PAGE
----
Effects of phosphate on arsenate uptake and translocation in nonmetallicolous and metallicolous populations of Pteris Vittata L. under solution culture

Fuyong WU, Shengchun WU, Dan DENG, Ming Hung WONG

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Abstract

An arsenic hyperaccumulator, Pteris vittata L., is common in nature and could occur either on As-contaminated soils or on uncontaminated soils. However, it is not clear whether phosphate transporter play similar roles in As uptake and translocation in nonmetallicolous and metallicolous populations of P. vittata. Five populations were used to investigate effects of phosphate on arsenate uptake and translocation in the plants growing in 1.2 L 20% modified Hoagland's nutrient solution containing either 100 μM phosphate or no phosphate and 10 μM arsenate for 1, 2, 6, 12, 24 h, respectively. The results showed that the nonmetallicolous populations accumulated apparently more As in their fronds and roots than the metallicolous populations at both P supply levels. Phosphate significantly (P < 0.01) decreased frond and root concentrations of As during short time solution culture. In addition, the effects of phosphate on As translocation in P. vittata varied among different time-points during time-course hydroponics (1–24 h). The present results indicated that the inhibitory effect of phosphate on arsenate uptake was larger in the three nonmetallicolous populations than those in the two metallicolous populations of P. vittata. Copyright © 2015 Taylor & Francis.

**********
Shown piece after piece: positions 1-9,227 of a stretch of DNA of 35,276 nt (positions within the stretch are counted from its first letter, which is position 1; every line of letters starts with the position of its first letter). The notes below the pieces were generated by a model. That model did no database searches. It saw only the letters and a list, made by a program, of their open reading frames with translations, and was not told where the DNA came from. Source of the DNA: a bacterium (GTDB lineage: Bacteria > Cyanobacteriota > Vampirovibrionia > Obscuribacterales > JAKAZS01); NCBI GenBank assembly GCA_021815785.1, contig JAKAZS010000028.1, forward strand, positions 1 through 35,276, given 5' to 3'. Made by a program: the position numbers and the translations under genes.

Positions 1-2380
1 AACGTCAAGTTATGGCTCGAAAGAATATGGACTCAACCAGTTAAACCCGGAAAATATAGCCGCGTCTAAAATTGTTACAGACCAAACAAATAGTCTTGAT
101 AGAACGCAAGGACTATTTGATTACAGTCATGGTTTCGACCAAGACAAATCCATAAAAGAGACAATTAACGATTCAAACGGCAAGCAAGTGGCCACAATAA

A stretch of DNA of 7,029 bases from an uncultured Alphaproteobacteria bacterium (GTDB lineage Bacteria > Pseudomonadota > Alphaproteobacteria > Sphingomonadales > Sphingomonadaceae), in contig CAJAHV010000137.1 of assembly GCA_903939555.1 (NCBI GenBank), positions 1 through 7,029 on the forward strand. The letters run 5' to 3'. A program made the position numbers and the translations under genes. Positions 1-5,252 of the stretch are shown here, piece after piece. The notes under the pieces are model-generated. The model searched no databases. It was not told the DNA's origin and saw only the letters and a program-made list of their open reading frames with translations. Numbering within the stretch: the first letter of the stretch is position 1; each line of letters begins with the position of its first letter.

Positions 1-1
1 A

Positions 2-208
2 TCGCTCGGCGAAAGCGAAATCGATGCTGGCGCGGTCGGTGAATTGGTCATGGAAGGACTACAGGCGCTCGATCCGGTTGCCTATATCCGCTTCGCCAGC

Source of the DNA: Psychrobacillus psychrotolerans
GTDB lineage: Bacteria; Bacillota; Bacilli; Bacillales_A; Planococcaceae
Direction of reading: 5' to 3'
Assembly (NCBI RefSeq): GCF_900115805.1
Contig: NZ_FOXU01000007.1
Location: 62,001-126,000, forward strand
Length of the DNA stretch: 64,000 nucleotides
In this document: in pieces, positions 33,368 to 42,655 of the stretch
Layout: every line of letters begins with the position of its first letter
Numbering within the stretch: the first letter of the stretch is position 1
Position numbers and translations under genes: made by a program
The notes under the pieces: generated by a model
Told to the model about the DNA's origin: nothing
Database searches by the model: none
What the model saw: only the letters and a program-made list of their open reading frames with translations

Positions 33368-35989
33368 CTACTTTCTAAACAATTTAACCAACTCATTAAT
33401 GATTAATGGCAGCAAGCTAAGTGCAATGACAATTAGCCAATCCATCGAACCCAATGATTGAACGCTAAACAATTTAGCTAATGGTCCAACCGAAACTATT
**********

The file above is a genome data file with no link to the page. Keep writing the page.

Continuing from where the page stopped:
Original languageEnglish
Pages (from-to)841-846
JournalInternational Journal of Phytoremediation
Volume17
Issue number9
Early online date17 Jun 2015
DOIs
Publication statusPublished - 2015

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Pteris vittata
arsenates
phosphates
fronds
hyperaccumulators
arsenic
hydroponics
polluted soils
nutrient solutions
transporters

Bibliographical note

Wu, F., Wu, S., Deng, D., Wong, M. H. (2015). Effects of Phosphate on Arsenate uptake and translocation in nonmetallicolous and metallicoulous populations of Pteris Vittata L. under solution culture. International Journal of Phytoremediation, 17(9), 841-846. doi: 10.1080/15226514.2014.964848.

Keywords

  • Chinese brake fern
  • Population variation
  • Phytoremediation
  • As-contaminated soils